On remand, the district court held an evidentiary sentencing hearing at which the Government called ten witnesses, seven of whom were law enforcement agents (four with the FBI). The law enforcement officers' testimony indicated that seventeen different informers had told them that appellant and his brother were long-time, active members of the Gambino family. The Gambino family is one of the five active organized crime families operating in the greater New York City metropolitan area. There was also information to the effect that appellant was a "made" member, that is, one who has officially been initiated as a full-fledged member of the family, not born into it but not merely associated with it. Largely on the strength of this testimony,*fn4 which the court found "highly probative," United States v. Fatico, 458 F. Supp. 388, 412 (E.D.N.Y.1978), the court, after numerous holdings of law,*fn5 said: "While we must remain dubious of any conclusions based upon hearsay, the Government's proof here meets the rigorous burden of "clear, unequivocal and convincing evidence.' The probability is at least 80% That defendant is an active member of an organized crime family." Id.
The court then sentenced appellant to four years' imprisonment out of a maximum of five, 18 U.S.C. § 371, to run consecutive to a three-year sentence imposed in the Eastern District on a federal gambling charge, 78 Cr. 19-1 (E.D.N.Y.), a conviction now on appeal. Doing so, however, the court stated that "(w)ere it not for the organized crime issue, defendant would have been sentenced in the hijacking case to no more than a three year term, concurrent with the gambling sentence." 458 F. Supp. at 412. The court went to some length to point out how the organized crime characterization was very likely to have a number of serious ramifications for appellant in prison, including designation as a "special offender"*fn6 under Correction Authority and Parole Board decisions, with resultant confinement in a high security facility and ineligibility for certain rehabilitative programs, early parole,*fn7 and other privileges.*fn8 See generally Cardaropoli v. Norton, 523 F.2d 990 (2d Cir. 1975).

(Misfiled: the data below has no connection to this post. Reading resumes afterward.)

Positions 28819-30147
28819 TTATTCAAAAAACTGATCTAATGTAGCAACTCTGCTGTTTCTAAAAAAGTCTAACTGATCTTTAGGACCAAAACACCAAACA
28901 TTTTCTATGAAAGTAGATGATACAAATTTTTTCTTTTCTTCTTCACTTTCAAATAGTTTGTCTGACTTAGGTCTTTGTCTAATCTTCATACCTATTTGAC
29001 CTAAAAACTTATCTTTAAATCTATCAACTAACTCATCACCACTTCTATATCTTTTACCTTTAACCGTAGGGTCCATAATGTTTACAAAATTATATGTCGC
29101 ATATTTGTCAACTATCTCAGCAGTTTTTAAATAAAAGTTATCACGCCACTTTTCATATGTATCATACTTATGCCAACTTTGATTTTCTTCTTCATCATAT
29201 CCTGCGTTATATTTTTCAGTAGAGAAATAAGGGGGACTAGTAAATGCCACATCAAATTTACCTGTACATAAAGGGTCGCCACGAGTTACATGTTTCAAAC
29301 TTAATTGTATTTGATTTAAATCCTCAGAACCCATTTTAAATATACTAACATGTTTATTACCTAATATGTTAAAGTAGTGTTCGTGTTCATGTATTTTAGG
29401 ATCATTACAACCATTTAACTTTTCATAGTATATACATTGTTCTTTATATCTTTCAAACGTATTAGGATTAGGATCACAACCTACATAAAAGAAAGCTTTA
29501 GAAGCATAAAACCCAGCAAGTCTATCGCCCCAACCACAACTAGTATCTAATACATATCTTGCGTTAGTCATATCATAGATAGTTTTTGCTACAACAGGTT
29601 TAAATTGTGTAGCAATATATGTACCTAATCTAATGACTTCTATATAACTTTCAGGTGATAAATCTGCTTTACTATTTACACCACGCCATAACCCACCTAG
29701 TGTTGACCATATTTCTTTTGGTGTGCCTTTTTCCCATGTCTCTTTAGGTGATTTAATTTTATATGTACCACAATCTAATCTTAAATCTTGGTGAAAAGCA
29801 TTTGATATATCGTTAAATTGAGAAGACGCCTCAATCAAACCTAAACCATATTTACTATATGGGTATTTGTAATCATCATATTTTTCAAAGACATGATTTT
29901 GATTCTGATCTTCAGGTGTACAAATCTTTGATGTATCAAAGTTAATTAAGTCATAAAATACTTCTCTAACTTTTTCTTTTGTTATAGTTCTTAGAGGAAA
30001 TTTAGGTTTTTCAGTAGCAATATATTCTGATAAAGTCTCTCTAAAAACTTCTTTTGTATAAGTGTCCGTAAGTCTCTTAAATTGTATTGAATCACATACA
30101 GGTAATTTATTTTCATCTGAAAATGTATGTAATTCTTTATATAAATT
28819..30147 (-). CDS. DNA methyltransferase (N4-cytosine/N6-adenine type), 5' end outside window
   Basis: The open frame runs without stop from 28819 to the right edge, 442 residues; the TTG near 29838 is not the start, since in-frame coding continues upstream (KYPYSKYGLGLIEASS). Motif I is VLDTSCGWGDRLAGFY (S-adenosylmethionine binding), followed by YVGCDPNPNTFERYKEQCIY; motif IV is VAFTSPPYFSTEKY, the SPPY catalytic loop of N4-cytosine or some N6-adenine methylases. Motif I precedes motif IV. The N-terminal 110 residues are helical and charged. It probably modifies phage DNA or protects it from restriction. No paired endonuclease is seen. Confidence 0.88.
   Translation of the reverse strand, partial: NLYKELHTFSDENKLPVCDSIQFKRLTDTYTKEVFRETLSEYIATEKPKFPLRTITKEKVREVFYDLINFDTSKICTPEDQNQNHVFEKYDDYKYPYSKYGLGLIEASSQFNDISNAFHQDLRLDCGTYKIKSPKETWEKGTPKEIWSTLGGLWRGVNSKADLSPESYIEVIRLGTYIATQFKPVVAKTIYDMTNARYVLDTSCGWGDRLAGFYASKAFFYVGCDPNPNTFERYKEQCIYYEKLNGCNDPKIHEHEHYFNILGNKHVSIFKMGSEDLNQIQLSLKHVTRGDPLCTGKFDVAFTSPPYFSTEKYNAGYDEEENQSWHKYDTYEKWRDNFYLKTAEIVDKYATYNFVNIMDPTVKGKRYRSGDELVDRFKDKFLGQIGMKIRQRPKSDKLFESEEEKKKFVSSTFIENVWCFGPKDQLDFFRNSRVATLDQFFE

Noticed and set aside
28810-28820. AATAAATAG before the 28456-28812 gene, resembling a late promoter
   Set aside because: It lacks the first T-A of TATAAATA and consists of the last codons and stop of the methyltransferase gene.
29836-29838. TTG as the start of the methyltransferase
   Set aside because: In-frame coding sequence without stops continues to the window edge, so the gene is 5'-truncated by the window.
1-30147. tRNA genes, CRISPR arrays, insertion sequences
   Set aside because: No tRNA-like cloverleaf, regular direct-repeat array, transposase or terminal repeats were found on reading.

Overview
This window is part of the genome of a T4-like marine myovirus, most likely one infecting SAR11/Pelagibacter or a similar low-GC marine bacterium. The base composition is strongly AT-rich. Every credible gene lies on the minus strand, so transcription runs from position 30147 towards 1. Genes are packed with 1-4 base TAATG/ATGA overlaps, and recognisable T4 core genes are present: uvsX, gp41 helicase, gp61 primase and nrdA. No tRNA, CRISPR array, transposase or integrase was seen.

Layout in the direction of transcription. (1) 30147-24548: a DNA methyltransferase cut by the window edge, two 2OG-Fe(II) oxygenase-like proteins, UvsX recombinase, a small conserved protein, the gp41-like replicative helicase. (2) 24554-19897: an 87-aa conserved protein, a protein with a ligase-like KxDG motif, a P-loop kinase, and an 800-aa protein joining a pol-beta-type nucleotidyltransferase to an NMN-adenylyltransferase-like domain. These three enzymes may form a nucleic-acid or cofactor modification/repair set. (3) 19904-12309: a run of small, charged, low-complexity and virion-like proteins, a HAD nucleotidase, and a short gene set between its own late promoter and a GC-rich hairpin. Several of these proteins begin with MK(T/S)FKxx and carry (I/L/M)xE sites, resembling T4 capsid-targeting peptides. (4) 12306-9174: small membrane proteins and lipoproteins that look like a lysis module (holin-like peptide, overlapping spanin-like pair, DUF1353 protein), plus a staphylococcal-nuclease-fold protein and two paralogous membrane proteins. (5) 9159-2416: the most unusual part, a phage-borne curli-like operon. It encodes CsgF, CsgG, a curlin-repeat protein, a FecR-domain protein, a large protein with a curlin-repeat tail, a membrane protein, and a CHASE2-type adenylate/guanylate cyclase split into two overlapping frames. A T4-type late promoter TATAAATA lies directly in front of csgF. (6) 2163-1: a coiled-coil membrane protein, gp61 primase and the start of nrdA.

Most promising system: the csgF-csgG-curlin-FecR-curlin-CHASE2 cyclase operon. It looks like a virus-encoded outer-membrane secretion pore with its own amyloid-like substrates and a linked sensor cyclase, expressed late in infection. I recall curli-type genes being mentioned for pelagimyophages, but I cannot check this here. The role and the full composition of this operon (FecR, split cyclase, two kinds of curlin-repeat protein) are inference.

We affirm the decision below imposing sentence by no means, however, endorsing all the rules of the district court.
Appellant raises five points on appeal:
1. The court's admission of evidence based on information derived from undisclosed informers coupled with the Government's refusal to provide counsel with "3500" material, 18 U.S.C. § 3500, denied appellant due process.
2. Under Fatico I, supra, there was insufficient evidence to corroborate the information that the ...